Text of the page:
Before they won the biomedical engineering category in Monday night’s Fall 2019 Georgia Tech Capstone Design Expo, the students who comprise the team called Bullseye gave their medical device a trial run, courtesy of the Global Center for Medical Innovation (GCMI).
GCMI, a Georgia Tech affiliate, opened its T3 Labs to six teams of Capstone students, who were able to use the facilities and expertise there to evaluate their prototypes two weeks before the Expo (Dec. 2) in a real operating room setting, a critical test for young researchers designing medical devices. Bullseye was one of six teams from the Wallace H. Coulter Department of Biomedical Engineering at Tech and Emory University to test their devices at T3 Labs on GT Capstone Day at GCMI (Nov. 18).
“I was very nervous going in but I thought, ‘this is my only chance to test this!’ and just went for it,” said Bullseye member Ahmed Alnamos, whose team developed a device designed to provide a solution for patients at risk of aspiration during upper gastrointestinal endoscopy procedures (typically the first step when diagnosing esophageal and stomach diseases). The device creates a tight seal against the esophageal wall, reducing aspiration by preventing the backflow of stomach contents further up into the esophagus and eventually into the trachea.
“There are more than 50-million of these procedures annually in the United States and aspiration, although the risk is less than one percent, is devastating for the lungs when it does occur because they are not meant to withstand the acidity of the gastric contents,” explained Alnamos. “When that volume reaches the lungs, it can cause aspiration pneumonia and possibly death.”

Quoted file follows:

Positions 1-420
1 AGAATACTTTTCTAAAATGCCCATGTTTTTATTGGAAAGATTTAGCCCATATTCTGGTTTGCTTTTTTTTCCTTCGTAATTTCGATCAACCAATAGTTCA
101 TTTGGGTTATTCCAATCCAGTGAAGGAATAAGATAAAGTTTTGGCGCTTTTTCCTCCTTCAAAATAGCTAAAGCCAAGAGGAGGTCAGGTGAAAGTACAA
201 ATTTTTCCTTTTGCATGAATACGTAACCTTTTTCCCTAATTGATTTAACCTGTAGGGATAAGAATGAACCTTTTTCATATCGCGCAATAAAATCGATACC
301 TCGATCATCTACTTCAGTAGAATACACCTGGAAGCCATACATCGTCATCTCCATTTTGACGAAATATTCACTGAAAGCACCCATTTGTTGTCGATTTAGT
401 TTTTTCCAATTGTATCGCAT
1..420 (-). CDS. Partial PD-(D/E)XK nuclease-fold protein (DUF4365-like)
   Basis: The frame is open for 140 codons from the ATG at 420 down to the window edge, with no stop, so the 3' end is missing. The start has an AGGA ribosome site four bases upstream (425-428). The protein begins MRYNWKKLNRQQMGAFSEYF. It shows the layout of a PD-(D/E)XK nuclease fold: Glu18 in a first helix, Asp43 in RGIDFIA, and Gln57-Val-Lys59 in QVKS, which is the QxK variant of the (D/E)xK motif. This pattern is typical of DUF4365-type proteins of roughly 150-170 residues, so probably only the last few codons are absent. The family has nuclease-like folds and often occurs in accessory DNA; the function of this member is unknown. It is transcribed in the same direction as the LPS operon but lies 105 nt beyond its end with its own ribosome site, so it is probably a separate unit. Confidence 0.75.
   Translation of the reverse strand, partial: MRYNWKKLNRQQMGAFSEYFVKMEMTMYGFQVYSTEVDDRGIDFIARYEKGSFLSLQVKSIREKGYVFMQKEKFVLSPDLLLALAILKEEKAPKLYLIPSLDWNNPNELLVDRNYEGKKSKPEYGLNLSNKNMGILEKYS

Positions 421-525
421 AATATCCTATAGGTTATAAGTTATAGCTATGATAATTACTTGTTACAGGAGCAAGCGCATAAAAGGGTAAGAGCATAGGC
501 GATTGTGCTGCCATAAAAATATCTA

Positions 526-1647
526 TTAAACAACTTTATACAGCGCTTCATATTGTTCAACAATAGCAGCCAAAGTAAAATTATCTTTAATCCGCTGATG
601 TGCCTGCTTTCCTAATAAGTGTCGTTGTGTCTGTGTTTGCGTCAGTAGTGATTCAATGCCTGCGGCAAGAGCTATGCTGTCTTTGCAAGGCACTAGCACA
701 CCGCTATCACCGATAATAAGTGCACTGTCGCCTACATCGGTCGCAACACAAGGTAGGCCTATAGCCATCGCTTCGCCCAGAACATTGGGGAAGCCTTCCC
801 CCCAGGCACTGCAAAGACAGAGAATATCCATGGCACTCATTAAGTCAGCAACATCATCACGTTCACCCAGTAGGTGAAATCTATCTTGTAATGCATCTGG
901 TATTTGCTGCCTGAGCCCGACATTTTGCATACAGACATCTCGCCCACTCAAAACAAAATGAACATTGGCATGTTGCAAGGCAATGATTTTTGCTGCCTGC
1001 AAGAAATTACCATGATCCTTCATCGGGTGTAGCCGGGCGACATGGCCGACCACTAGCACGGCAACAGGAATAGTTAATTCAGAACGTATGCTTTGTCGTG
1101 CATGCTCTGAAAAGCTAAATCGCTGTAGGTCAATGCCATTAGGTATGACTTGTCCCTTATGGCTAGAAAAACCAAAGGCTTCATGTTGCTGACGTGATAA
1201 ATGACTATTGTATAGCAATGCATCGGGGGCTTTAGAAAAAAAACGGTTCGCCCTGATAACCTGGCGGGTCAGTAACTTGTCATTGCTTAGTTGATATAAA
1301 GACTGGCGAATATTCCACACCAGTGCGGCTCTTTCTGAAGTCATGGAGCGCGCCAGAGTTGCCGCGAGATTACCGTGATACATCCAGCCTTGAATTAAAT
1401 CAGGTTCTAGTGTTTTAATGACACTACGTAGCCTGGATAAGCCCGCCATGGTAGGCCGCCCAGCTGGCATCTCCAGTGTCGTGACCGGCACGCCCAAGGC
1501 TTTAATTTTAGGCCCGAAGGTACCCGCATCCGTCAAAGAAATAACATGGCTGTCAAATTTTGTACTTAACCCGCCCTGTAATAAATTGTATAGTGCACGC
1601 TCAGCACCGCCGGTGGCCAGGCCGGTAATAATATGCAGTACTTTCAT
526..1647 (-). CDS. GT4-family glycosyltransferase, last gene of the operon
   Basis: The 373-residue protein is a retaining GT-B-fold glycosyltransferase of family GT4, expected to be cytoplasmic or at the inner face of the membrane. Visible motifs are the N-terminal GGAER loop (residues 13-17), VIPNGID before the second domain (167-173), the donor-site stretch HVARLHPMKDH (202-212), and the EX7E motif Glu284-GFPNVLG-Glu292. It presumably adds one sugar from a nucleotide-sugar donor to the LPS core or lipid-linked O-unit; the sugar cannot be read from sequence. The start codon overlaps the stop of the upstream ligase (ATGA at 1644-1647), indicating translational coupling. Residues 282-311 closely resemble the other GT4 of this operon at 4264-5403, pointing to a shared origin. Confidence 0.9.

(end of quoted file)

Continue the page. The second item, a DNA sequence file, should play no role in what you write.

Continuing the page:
Like any good dress rehearsal, the experience at T3 Labs proved invaluable and helped all the teams prepare for their big night.
“Our device is intended for one-time use,” said Bullseye’s Nishani Kanthasamy, who added that she and her teammates were able to perfect their prototype in the time they had before the Expo.
That’s exactly that T3 was developed for – the full-name of the facility is Translational Testing and Training Labs. It’s a place where physicians go to learn how to use new cutting edge devices and equipment.
“About 80 percent of our work here is preclinical research,” said Evan Goldberg, program director for GCMI. “From proof of concept all the way to safety and efficacy studies. We enjoy supporting these Capstone students, who have a great opportunity to test their devices in practical, clinical situations.”
A team called Leading Lap set out to reduce complications associated with initial trocar placement during laparoscopic procedures, and while their device didn’t work as planned, the team got a lot out of the experience.
“It’s one thing to look at numbers in a research paper and another thing altogether to use it, hands on in real time – you get a new appreciation and better understanding of what needs to be done going forward,” said Leading Lap team member Will Kannick.
Similar sentiments were echoed by the other BME Capstone teams at T3 Labs, such as DISCmissed, a group of four students that created a device for enhanced vertebral disc removal.
“There are roughly 350,000 of these procedures done a year in the United States and according to the surgeons that we’ve spoken with, disc removal is the most taxing portion of the spinal fusion procedure,” explained Gwyn Lando, whose team realized early on that testing their prototype would be a challenge. “We heard from some surgeons that the resected material is almost spongy but it pulls apart like crab mean. We were going to try to pull crab meat from between two 3D-printed vertebrae.”
Consequently, she said, “Being able to test the device in a cadaveric setting thanks to GCMI was the best opportunity we could have been afforded.”